Wednesday, November 18, 2015


CONRAD:  Last year, you did a concert in Las Vegas with a 17-piece band.   What was it like filling in the shoes of legends such as Frank Sinatra, Dean Martin, Sammy Davis Jr. and all the other greats?

MATT: I’ve been performing in Vegas on and off for the last 8 years, but haven’t had the opportunity to perform with a big band.   Las Vegas music IS big band music… It’s obvious; Casinos are always blasting it in the lobby.   For me LIVE FROM LAS VEGAS was an opportunity to perform some of my favorite big band tunes,

CONRAD:   This album is sort of a return to the roots of jazz singing for you.   Do you find it easier to sing jazz standards vs. pop material or is it all just the same in your opinion?

MATT:  Jazz music is much easier for me to sing because I have a real love for standards, I’ve been singing thin music for almost 16 years.   The more you do it, the better you become.   However I’ve discovered there is no ”finish line” in music.   You ‘re always learning

CONRAD: What is it about Chet Baker and his music that intrigued you so much to do this recording?

MATT:    I first discovered Chet Baker when I was a teenager.  His instrumental music was played a lot on the local jazz radio station.   I was amazed at the way he played so softly and beautifully… I wanted to try and capture those moments in my voice on the new album.   I’ve noticed the younger generation doesn’t know anything about Chet Baker, so by doing this album, I hope it will bring greater attention to the great 40 year career that Chet Baker had.

CONRAD:   I know that you received beginning training singing classical music at St. Michael’s Choir School.   What was the catalyst of transitioning from classical to jazz?

MATT:   When I was in my teen years, I discovered “crooning” To be honest I found the music fun loving, almost cheesy.   Soon after I discovered a little thing called Karaoke, and I quickly realized I could have my own big band behind me… well, almost!  I took my karaoke tapes to a few talent nights, and realized it was a great way to meet girls!  I said to myself “I don’t care what kind of music this is… I’m gonna do this for the rest of my life!”.

CONRAD:   When I first heard you, I had to admit that you were a copy of Frank Sinatra at first.   Was it a struggle for you over the years to find your own voice or singing your own material has helped create your own voice?

MATT:   Everybody has a mentor, and the best way to learn is to copy someone.  You use them as a point of reference, and over time you begin to develop your own style. I was fortunate enough to be taught by Bob Fenton, a piano player at York University.  Sadly, Bob is no longer with us, however he taught me how to sing lyrically, just like the crooners had learned long ago.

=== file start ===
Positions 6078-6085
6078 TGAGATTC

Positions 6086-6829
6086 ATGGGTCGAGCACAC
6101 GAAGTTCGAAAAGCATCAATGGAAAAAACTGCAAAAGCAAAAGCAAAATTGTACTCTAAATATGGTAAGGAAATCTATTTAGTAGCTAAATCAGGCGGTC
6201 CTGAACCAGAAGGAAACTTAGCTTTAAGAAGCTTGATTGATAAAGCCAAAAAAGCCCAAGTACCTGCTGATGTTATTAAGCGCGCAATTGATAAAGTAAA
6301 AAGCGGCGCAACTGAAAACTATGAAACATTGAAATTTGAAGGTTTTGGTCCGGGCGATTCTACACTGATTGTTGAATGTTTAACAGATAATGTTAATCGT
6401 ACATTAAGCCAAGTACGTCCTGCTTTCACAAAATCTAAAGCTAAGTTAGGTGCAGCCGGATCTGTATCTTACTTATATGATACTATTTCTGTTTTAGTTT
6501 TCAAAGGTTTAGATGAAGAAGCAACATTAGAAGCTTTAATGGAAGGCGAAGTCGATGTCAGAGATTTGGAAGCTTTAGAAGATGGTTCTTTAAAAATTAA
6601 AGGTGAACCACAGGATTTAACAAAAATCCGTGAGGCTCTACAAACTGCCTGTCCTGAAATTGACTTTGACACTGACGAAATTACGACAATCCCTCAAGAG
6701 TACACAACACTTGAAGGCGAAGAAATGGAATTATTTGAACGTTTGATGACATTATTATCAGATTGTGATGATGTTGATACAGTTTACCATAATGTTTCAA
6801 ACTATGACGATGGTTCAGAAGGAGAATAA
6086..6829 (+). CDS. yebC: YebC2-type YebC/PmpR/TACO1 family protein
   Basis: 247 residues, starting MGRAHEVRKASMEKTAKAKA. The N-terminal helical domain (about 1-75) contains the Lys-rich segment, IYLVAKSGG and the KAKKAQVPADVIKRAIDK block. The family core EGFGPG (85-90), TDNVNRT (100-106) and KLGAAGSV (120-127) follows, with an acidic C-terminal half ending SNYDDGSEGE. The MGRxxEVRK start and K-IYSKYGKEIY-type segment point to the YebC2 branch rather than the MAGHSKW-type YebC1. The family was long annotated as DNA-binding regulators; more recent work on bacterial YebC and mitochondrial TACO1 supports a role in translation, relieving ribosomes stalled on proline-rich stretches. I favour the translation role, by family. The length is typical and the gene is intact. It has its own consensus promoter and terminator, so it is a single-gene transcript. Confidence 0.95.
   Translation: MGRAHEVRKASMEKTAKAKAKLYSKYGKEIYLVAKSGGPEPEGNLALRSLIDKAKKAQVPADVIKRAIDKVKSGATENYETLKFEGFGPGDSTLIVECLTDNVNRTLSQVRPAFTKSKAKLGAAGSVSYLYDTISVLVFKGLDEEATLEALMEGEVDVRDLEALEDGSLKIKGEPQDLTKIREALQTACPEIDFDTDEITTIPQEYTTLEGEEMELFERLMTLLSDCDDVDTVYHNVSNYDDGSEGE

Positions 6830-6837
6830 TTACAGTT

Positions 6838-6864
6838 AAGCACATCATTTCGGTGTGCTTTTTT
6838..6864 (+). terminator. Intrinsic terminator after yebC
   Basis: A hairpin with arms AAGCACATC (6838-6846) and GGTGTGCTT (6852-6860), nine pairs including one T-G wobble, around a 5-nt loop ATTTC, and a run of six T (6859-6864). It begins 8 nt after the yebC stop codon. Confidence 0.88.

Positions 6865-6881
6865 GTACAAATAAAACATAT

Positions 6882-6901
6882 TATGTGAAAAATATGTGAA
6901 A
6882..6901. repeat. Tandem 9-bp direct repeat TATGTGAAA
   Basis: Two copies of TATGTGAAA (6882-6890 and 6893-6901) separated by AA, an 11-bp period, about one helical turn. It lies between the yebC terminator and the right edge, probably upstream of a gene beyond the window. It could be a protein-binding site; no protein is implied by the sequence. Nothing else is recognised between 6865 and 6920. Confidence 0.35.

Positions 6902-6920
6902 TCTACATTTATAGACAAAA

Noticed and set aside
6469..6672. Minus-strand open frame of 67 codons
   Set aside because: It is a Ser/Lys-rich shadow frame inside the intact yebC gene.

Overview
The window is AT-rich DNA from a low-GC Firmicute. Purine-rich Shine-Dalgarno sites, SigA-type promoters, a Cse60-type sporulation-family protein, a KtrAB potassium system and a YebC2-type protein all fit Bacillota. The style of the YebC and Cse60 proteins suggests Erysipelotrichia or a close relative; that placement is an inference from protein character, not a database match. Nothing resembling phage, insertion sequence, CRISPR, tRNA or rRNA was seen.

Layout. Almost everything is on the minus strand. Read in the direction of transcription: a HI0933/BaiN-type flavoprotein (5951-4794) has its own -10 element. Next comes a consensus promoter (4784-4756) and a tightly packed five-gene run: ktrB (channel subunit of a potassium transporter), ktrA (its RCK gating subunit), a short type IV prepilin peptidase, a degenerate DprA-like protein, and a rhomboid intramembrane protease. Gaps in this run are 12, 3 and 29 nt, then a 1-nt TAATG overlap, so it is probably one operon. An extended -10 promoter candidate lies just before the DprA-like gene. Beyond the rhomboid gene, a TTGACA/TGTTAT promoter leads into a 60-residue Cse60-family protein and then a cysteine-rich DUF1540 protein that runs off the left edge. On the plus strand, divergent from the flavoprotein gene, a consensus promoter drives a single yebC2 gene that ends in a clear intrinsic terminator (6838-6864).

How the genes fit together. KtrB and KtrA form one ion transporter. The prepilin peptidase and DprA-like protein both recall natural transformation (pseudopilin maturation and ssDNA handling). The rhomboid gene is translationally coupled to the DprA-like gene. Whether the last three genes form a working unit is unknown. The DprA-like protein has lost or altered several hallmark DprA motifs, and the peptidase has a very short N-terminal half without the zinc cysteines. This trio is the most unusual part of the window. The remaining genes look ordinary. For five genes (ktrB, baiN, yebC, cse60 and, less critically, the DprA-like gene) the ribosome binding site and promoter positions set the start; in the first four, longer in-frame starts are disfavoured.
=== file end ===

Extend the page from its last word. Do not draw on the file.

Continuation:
CONRAD:  In this album, you have special guests ranging from Emilie Claire Barlow, Guido Basso, Ryan Ahlwardt and Arturo Sandoval.   Describe to me what was it like working with these people and how each one of them contributed to the flavour of the project.

MATT:   Most musicians know who Chet Baker is, and know how amazing he was.   The reason I chose Arturo Sandoval as the main soloist was because although he is known for playing high and loud, Arturo can play very quietly and tenderly.  This can be heard on his album “ A Time for Love”.  I’ve known Emilie Claire Barlow for a long time, and thought her voice would be perfect as a duet on “Embraceable You”  It is one the highlights of the album.  I’ve played with Guido Basso throughout the years, and his tone on the flugelhorn is legendary.  When doing a tribute to a great trumpet and flugal player, you have to include him, as he is legend in his own right.  Ryan Ahlwardt did vocal arrangement of “I Fall In Love To Easily” which was a throwback to the Pied Piper’s vocal ensemble work.  Both him and I have a love for that old crooning vocal style. 

CONRAD:  So upon release of this album, is there a tour in the works?

MATT:   I’ll be touring across Europe, Asia and North America throughout 2013, with a full Canadian Tour in the fall of 2013.

CONRAD:   Who is your all time favourite singer, and why?

MATT: Frank Sinatra.  I’ve always been enamored by his voice.  Lucky for me, I sing in the same range as he does, so it was always easy to figure out how’d I sound on his tunes.   Sinatra also had a way of singing loud, then tenderly, and had amazing breath control… man could that guy sing!  He was a great inspiration for a young singer in their teens. (me!) 

CONRAD:   What is your all time favourite album, and why?

MATT:  My favourite album is Frank Sinatra’s “In The Wee Small Hours Of The Morning.”  When I was going through my first breakup, my jazz ensemble teacher, Mark Eisenman, told me to listen to it.  I was hooked.  I still love the album today, can play it anytime and never get bored of it.  Chet Baker sang a song called, Deep In A Dream, which is also on “Wee small…” I love Chet’s version even more and had to include it on my latest album.

CONRAD:  In your opinion, do you think that classic jazz music has a thriving future ahead?

MATT:  Good music never dies.  The music business will change, but not the love and passion for good music.  It believes it will be nearly impossible to have #1 world wide hit in the jazz/classical genre, but it’s not needed.  Both genre’s have lasted for decades and have become a truly unforgettable genre.  Most genres have difficulty lasting A DECADE!  I truly believe that jazz and classical music will always be available to the discerning ear.

(Matt Dusk and Me...The Best of Friends)

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